What is convalescent plasma?
Researchers, scientists, laboratories and medical experts continue to test and develop COVID-19 vaccines with potential and are in the early stages of making them available. However, the midst of the pandemic and the second wave of the coronavirus disease COVID-19 is in full swing. Other effective treatments are still needed in the interim to help our most critical patients.
One option that is being used is convalescent plasma, which simply means the fluid component of blood from someone who has recovered from an illness. In the case of COVID-19, recovered patients have antibodies within their plasma that can attack the coronavirus and can potentially help the sickest patients get better.
Historically, plasma has been transfused between recovered and ailing patients when new diseases or infections develop quickly, and new or no other options are available. The U.S. Food and Drug Administration has authorized limited use of plasma to treat critically ill COVID-positive patients in conjunction with regional blood and plasma donation centers and health systems. This treatment is well-known as it was used in similar, more recent situations, like SARS.
As a physician who works with vulnerable patients, I place an order for plasma with our Wisconsin blood supplier, who actively collects plasma from recovered COVID-19 patients. As physicians, we have specific criteria for which of our patients would be the best candidates for this plasma based on their clinical diagnosis, symptoms and presence of two chronic diseases or conditions. The team’s first patient was an elderly man who fit the criteria and would be the best option for him to avoid needing a ventilator due to his other medical conditions. We made sure the family and patient understood what this option entailed, answered their questions and got their consent before proceeding.
Once we receive the plasma for our patient, we administer it like how other plasma or blood transfusions are normally done in our hospital and system. The plasma transfusion procedure entails an IV inserted into the patient’s vein. Through the IV, the patient begins to receive the new plasma, approximately 250cc of plasma (one unit) over a period of 2-3 hours. Usually it takes a few days to see if the plasma has offered any benefit to a patient.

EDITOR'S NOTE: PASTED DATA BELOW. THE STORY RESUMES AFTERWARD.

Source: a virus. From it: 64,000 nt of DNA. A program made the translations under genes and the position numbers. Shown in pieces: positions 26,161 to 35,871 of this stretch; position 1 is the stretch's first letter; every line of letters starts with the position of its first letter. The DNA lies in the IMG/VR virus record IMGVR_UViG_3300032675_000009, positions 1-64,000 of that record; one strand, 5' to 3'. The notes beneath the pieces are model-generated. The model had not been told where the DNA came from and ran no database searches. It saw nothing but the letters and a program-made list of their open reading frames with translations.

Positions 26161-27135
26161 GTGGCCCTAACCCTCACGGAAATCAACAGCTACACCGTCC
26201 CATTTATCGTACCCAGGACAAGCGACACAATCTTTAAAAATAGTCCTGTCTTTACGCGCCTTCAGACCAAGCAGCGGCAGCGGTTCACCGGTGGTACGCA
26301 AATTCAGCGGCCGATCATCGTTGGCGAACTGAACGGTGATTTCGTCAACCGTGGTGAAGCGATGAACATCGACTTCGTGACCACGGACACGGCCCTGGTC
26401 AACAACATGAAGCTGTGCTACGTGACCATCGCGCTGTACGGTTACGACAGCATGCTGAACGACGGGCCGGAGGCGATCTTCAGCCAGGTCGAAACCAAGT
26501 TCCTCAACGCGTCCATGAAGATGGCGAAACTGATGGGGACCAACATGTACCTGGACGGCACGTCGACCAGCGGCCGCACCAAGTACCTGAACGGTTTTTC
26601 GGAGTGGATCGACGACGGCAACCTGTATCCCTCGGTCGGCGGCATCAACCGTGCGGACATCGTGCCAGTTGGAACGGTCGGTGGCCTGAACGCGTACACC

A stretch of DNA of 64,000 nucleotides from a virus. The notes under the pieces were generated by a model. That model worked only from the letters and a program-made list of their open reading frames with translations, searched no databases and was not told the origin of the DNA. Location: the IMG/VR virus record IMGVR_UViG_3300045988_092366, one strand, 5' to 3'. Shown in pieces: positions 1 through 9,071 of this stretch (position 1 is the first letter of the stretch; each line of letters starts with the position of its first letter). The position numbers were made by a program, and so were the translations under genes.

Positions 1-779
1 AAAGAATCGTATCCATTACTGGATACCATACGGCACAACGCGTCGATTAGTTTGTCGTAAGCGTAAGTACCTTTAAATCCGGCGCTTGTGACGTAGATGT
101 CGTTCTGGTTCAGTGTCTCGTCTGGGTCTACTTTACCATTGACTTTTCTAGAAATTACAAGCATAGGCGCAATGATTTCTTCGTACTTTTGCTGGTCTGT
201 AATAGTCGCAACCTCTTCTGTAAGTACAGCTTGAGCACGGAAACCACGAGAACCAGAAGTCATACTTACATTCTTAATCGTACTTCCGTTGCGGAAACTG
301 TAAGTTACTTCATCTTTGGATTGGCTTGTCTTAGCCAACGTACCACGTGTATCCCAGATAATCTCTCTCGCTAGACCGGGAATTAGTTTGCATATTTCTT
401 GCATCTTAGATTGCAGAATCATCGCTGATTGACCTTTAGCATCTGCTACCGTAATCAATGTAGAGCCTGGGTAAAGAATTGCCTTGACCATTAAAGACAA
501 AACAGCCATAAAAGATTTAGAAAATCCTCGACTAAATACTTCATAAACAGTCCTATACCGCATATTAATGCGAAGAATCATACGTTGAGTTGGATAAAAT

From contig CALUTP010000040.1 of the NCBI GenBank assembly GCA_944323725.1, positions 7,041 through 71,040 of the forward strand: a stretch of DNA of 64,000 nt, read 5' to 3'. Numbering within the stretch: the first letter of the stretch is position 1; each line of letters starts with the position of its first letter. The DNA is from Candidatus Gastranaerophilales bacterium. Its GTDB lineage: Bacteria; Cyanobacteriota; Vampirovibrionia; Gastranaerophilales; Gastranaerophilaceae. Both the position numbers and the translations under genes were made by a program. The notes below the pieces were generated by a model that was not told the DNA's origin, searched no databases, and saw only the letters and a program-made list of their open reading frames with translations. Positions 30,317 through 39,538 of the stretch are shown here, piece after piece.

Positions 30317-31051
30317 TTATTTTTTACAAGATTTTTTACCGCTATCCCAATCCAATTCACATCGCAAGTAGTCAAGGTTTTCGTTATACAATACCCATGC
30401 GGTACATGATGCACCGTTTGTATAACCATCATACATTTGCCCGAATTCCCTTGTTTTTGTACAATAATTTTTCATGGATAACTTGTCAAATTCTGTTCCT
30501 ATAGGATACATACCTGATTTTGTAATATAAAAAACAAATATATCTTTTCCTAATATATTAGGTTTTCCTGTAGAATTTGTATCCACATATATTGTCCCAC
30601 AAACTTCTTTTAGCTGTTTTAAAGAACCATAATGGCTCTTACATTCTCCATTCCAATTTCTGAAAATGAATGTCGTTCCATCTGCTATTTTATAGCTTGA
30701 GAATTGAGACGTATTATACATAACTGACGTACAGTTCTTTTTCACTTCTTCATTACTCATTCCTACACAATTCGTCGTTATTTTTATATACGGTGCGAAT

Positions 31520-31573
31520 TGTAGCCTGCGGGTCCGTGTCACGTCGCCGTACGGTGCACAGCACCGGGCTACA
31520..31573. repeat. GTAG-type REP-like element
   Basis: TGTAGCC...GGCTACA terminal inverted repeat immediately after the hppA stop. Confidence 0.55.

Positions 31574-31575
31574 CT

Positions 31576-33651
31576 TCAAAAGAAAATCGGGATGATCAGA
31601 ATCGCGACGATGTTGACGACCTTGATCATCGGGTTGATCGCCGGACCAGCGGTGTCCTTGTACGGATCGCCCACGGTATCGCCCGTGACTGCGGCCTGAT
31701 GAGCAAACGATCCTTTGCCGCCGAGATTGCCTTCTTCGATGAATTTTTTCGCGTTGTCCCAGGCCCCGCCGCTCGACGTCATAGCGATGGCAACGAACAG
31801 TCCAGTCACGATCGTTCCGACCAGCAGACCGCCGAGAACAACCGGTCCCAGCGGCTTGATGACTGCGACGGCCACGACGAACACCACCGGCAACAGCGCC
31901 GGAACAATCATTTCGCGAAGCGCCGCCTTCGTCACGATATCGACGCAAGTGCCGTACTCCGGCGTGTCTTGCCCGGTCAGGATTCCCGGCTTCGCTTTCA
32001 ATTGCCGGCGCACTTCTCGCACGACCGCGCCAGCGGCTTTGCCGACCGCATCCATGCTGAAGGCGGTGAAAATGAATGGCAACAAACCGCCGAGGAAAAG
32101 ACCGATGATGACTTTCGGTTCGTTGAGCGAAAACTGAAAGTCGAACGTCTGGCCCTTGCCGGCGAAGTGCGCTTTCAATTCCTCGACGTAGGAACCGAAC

The COVID-19 convalescent plasma protocol calls for 2 doses on 2 consecutive days, however we hold the second dose if dramatic improvement occurs after 1 dose. Our patient referenced above only needed one dose as he stabilized and began improving. (He is doing well now and back at his nursing home.) There isn’t enough data yet on outcomes, but there is anecdotal evidence that there is benefit when given early. There are currently clinical trials being done to demonstrate true benefit.
Since that first treatment our Advocate Aurora Health system has treated over 2,300 patients in our Illinois and Wisconsin communities using over 3,200 units of plasma. With this current COVID-19 surge there is even further of a demand for plasma to help our most vulnerable and critical patients affected by this disease.
The biggest need is to have more patients who have recovered from COVID-19 donate plasma so the sicker patients in our hospitals can have a chance at recovery and eventually go home to their families.
Have you recently recovered from COVID-19 and interested in donating your plasma? Check out our Illinois and Wisconsin partner Versiti Blood Center’s website and the American Red Cross in Illinois for eligibility criteria and how to apply to be a donor.
About the Author
Dr. Ajay Sahajpal is a board-certified transplant surgeon at Aurora St. Luke’s Medical Center in Milwaukee, WI.